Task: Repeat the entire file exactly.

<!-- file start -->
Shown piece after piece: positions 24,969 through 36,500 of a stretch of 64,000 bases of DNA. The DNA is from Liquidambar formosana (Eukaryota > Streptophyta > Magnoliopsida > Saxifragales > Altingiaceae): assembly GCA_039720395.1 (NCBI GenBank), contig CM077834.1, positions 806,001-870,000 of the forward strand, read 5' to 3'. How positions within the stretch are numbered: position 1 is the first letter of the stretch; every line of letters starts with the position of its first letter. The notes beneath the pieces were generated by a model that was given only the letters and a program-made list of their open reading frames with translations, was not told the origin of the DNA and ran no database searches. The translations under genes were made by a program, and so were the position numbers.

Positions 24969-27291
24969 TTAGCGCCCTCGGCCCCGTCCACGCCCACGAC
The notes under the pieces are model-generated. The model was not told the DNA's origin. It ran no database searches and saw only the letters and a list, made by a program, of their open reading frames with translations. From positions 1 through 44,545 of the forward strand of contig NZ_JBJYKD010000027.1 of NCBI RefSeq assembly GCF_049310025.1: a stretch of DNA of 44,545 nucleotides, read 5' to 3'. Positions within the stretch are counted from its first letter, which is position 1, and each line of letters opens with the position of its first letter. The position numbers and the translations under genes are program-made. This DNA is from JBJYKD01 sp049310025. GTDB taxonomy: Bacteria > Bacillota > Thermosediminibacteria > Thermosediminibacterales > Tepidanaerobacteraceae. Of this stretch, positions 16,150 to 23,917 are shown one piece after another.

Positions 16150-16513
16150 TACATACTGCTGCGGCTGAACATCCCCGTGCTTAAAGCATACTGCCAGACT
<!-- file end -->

Shown piece after piece: positions 24,969 through 36,500 of a stretch of 64,000 bases of DNA. The DNA is from Liquidambar formosana (Eukaryota > Streptophyta > Magnoliopsida > Saxifragales > Altingiaceae): assembly GCA_039720395.1 (NCBI GenBank), contig CM077834.1, positions 806,001-870,000 of the forward strand, read 5' to 3'. How positions within the stretch are numbered: position 1 is the first letter of the stretch; every line of letters starts with the position of its first letter. The notes beneath the pieces were generated by a model that was given only the letters and a program-made list of their open reading frames with translations, was not told the origin of the DNA and ran no database searches. The translations under genes were made by a program, and so were the position numbers.

Positions 24969-27291
24969 TTAGCGCCCTCGGCCCCGTCCACGCCCACGAC
The notes under the pieces are model-generated. The model was not told the DNA's origin. It ran no database searches and saw only the letters and a list, made by a program, of their open reading frames with translations. From positions 1 through 44,545 of the forward strand of contig NZ_JBJYKD010000027.1 of NCBI RefSeq assembly GCF_049310025.1: a stretch of DNA of 44,545 nucleotides, read 5' to 3'. Positions within the stretch are counted from its first letter, which is position 1, and each line of letters opens with the position of its first letter. The position numbers and the translations under genes are program-made. This DNA is from JBJYKD01 sp049310025. GTDB taxonomy: Bacteria > Bacillota > Thermosediminibacteria > Thermosediminibacterales > Tepidanaerobacteraceae. Of this stretch, positions 16,150 to 23,917 are shown one piece after another.

Positions 16150-16513
16150 TACATACTGCTGCGGCTGAACATCCCCGTGCTTAAAGCATACTGCCAGACT